I spent the majority of my life trying to please everyone around me. I was completely consumed with trying to gain others’ approval. I wanted everyone I came into contact with to like me and think I was a “good” person. Ultimately, I needed them to validate me so I felt worthwhile and loved.
What a colossal waste of time.
Allowing other people to determine how I operated my life was incredibly inefficient, but even worse, it resulted in a lot of unhealthy behaviors:
No boundaries. I had no idea how to say no. I didn’t want to let anyone down, so I said yes to everything, which usually led to overwhelm, resentment, and frustration.
Perfectionism. I couldn’t bear to appear as though I were imperfect (you know… human). The amount of time I spent trying to convince others that I had no flaws is staggering.
Put Myself Last. Everyone else’s needs were much more important than mine, which means my needs were hardly ever met. I was constantly running on empty.
Expected others to return the favor. Since I never had time to take care of my own needs, I started looking to those closest to me to fill the void. I spent a lot of years trying to convince my loved ones to return the favor and take care of me first. Needless to say, I was never satisfied with their efforts. I got caught up in a negative back and forth with them, rather than just setting appropriate boundaries and doing what I needed to for myself.
I held myself back. I avoided true personal growth because I was afraid of leaving behind my loved ones who “needed” me. I also didn’t want to stand out as someone who thought she was “better” than everyone else, so I hid my full potential.
Lived in fear. Oh, the fear was palpable. Everywhere I turned, I was afraid of disappointing others and losing their approval. Ironically, the more I tried to please everyone else, the less I pleased anyone (especially myself). It was exhausting, and extremely unproductive.
I felt like happiness was just out of reach throughout most of my entire life, but I didn’t know why. Once I finally figured it out – that the key to a fulfilling, balanced, and connected life was authenticity – it changed everything for me.
I took the first step to becoming authentic when I finally allowed myself to take an honest look at who I really was, without the filter of others’ opinions.
I completed a personal inventory of my life, which allowed me to evaluate, acknowledge, and then accept all of the traits I considered both “bad” and “good” within myself. This process of completing a personal inventory was the key to unlocking my authenticity. Before I finished this inventory, I simply didn’t know who I was. And since I was so unaware of my true self, I was susceptible to everyone else’s agenda, opinions, and criticisms.
Here is what I learned after I completed my personal inventory:
I began to realize that no one is perfect. Instead, I began to strive for excellence (not perfection) in everything I did, but I stopped berating myself if and when I fell short of my goals. I just did a little course correction, and moved forward. I focused on the principle of “progress, not perfection.” I gave myself permission to “fail” (I prefer the term “experiment” now), and started looking for the lessons when my experiments didn’t work out.
I learned to embrace the messiness and the vulnerability of real life.
I was able to open up honestly to other people about my flaws, my strengths, my opinions, and what I wanted to do better in life.
I learned how to utilize my “bad” traits in a healthy way, instead of constantly trying to deny, avoid or run away from them.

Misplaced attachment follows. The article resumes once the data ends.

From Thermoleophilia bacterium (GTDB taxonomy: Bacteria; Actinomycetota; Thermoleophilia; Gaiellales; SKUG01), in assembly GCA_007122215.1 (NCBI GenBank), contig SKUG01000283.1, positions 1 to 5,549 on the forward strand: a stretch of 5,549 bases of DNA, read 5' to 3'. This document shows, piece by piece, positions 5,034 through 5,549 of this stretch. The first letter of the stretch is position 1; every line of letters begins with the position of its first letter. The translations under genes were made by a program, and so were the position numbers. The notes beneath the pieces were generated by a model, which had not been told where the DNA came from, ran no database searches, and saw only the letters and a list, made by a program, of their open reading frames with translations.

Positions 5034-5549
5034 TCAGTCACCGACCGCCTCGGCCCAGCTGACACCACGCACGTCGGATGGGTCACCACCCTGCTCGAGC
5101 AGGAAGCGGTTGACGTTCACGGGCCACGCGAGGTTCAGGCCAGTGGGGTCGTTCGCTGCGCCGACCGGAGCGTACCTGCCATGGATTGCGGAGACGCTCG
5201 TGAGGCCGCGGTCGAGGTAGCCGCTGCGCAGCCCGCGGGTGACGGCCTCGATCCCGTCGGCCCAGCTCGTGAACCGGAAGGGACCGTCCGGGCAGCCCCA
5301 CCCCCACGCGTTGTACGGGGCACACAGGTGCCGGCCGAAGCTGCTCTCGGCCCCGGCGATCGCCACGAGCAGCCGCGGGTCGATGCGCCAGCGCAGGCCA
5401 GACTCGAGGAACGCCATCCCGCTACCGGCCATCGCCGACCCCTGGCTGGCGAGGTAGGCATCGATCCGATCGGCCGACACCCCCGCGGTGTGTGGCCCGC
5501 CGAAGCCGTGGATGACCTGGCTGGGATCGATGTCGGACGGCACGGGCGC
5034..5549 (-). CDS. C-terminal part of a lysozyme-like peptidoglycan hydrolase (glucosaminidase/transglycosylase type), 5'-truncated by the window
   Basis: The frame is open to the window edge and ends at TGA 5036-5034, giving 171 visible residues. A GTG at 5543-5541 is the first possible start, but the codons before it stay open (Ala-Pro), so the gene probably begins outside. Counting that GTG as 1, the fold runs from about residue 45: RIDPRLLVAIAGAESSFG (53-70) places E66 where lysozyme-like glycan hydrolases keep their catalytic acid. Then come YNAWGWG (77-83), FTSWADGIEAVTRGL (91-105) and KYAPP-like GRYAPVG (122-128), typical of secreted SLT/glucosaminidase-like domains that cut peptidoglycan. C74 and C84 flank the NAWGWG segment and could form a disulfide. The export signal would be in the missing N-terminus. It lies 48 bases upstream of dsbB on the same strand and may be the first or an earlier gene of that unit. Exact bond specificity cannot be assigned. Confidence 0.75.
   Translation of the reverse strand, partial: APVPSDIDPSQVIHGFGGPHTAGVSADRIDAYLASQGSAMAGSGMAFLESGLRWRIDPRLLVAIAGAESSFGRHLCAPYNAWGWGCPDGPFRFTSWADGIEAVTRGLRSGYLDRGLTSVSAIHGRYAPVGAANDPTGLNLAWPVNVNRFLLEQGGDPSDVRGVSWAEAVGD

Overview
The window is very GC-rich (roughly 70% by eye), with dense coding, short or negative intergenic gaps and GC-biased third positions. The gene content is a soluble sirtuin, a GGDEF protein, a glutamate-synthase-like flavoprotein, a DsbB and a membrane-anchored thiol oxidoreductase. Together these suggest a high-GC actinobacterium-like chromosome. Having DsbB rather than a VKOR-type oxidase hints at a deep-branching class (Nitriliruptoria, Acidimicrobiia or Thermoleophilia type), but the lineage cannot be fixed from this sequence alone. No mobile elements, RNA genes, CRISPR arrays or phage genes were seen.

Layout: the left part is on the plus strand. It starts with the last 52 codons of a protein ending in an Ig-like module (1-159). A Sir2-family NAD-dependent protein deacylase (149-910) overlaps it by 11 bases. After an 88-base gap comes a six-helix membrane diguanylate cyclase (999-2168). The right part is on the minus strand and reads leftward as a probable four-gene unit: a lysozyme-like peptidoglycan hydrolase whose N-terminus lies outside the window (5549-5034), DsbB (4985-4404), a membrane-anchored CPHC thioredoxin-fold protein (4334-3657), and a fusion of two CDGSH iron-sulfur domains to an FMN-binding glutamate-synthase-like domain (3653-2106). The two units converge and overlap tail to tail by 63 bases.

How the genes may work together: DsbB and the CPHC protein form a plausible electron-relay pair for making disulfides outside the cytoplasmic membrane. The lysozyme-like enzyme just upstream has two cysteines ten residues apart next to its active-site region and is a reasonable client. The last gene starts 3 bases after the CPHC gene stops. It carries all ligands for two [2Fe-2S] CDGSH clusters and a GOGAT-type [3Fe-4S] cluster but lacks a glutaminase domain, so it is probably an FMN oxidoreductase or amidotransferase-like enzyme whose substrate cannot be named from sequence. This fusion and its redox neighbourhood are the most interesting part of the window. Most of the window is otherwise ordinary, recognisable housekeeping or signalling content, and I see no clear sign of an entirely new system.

I began to set boundaries with others. I stopped doing things out of obligation, and instead made sure I was giving from a place of abundance, joy, and commitment.
I stopped expecting others to meet my needs too. Instead, I asked myself what I wanted them to do for me, and found a way to do it for myself. I stopped trying to manipulate and control my friends and family into doing something for me that I could do myself. I released them from the responsibility of making me whole.
I learned that trying to be everything to everybody wasn’t going to get me anywhere.
I stopped trying to pretend I was anything other than who I really was. I accepted my shortcomings as areas where I was still developing as a person. I stopped judging myself for not having it all figured out, and instead focused on improving where I could.
I began to have compassion for others who were also struggling. I could finally see myself in them, and instead of feeling like it was my job to “fix” them, I could set aside my judgments and just support them in making whatever changes they were ready for in their lives.
I stopped trying to control situations to avoid confrontation. I became less afraid of conflict as I learned how to speak my truth and allow others to speak theirs. Differences of opinion became less contentious. Since I was coming from a place of acceptance and focused more on finding a mutually beneficial solution, my relationships became more respectful and loving.
As working parents, we are at an especially high risk of giving up our true selves in order to get through the day. We feel like we need to be “dutiful employees,” “loving spouses,” or “good parents,” and we put our needs aside in an effort to help everyone around us.
Our intentions are good, but suppressing who we really are and what we need is a key factor in feeling out of control, overwhelmed and exhausted.
There are a million productivity tips and tricks out there. But the truth is that the most effective way to reclaim control of your life is to begin to accept who you truly are, and to express yourself in the most authentic way possible.
No facades to please others.
No settling for less.
Just be you.
Learn more about the Whole SELF Lifestyle™ to guide you toward the life you crave.